While Mr. Wiseman was surprised by the challenges of making retail-ready hummus, another of Little Sesame’s chefs, Ron Even, was not. Dual specializing in biochemistry and food science, Mr. Even initially thought he should use powder stabilizers and acidifiers that increase shelf life and more importantly help ward off dangerous bacteria like salmonella. or Clostridium botulinum, which can cause botulism. The risks are real and recalls are not uncommon. The large hummus producer Sabra issued one for possible salmonella contamination last March.
But the Little Sesame team didn’t like the pungent, sometimes sour, aftertaste these additives produced. Mr. Even began to look for ways to increase the acidity without affecting the flavor. For weeks, he used a Bluetooth probe, which sent data to his iPhone, to test the acidity of every ingredient, including chickpeas, tahini, and lemon juice. He even compared the pH of tap water with purified water. (Tap water was less acidic.)
Surprisingly, the solution was not found in the ingredients, but in the process of making hummus. In his restaurants, Little Sesame bakes his chickpeas with baking soda, which helps break them down and results in a creamy spread. But baking soda is naturally alkaline, and that added to the challenge of bringing the overall pH to a safe level. After hundreds of iterations, chefs discovered that using a pressure cooker degraded the chickpeas enough and allowed them to use fresh lemon juice rather than commercial acidifiers.
Some things had to change, however. Grocery store hummus should be pasteurized. Little Sesame has chosen high pressure pasteurization, which uses intensity rather than heat to preserve the fresh flavors. (It’s often used in cold-pressed juices.) But the extreme pressure crushed the containers of Little Sesame, pressing its toppings against the lids and leaving an unappealing tablecloth. The company now places its candied tomatoes or caramelized onions under the hummus. Chefs hope this has the added benefit of ensuring the toppings (bases?) Last beyond the first serving.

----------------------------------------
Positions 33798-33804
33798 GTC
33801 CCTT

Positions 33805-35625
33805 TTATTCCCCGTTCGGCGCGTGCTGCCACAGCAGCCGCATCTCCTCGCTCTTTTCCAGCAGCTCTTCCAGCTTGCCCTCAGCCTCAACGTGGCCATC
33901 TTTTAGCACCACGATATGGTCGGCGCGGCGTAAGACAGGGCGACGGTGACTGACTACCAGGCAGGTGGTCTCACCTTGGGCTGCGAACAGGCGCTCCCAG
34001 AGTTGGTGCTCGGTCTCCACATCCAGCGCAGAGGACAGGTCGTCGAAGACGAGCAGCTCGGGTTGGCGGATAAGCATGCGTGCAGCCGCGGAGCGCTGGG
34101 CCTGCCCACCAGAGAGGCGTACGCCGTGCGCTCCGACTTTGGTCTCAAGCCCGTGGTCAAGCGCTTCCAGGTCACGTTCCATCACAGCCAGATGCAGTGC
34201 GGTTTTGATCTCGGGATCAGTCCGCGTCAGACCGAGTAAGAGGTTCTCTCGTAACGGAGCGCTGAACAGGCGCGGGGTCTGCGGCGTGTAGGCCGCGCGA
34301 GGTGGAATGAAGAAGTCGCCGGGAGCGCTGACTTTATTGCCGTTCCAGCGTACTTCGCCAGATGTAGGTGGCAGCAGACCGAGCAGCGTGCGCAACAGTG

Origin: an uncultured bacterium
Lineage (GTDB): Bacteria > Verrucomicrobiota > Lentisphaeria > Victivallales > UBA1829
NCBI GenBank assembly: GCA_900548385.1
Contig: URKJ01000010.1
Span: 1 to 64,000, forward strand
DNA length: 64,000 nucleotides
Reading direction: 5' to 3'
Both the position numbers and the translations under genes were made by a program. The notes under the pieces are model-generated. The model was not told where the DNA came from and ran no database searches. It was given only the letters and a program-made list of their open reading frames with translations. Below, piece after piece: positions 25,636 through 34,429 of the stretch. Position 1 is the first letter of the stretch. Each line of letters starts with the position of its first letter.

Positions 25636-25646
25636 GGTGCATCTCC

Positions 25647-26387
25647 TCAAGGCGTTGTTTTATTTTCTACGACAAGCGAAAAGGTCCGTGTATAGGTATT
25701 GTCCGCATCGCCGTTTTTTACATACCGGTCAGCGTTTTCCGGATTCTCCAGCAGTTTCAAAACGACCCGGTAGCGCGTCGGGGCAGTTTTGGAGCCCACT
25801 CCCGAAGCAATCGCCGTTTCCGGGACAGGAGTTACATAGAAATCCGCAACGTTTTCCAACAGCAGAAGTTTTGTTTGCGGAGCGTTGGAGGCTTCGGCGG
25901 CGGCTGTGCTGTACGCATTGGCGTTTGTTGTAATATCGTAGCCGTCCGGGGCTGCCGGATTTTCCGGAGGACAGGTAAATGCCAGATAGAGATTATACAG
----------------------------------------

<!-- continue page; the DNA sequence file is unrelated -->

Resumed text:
The realities of retail have also forced Levain Bakery founders Pam Weekes and Connie McDonald to drastically adjust their plans.
Originally, they envisioned their brand in the cookie aisle. But the qualities that define a Levain Bakery cookie – a mound of butter that’s crisp on the outside and chewy and chewy on the inside – were impossible to recreate in a cookie that could sit on the shelf for months.
“The moisture levels in our cookies are really high,” Ms. McDonald said. “After a short time, even two weeks, everything turns around and becomes wet and mushy on the outside and hard on the inside. So it was really unpleasant.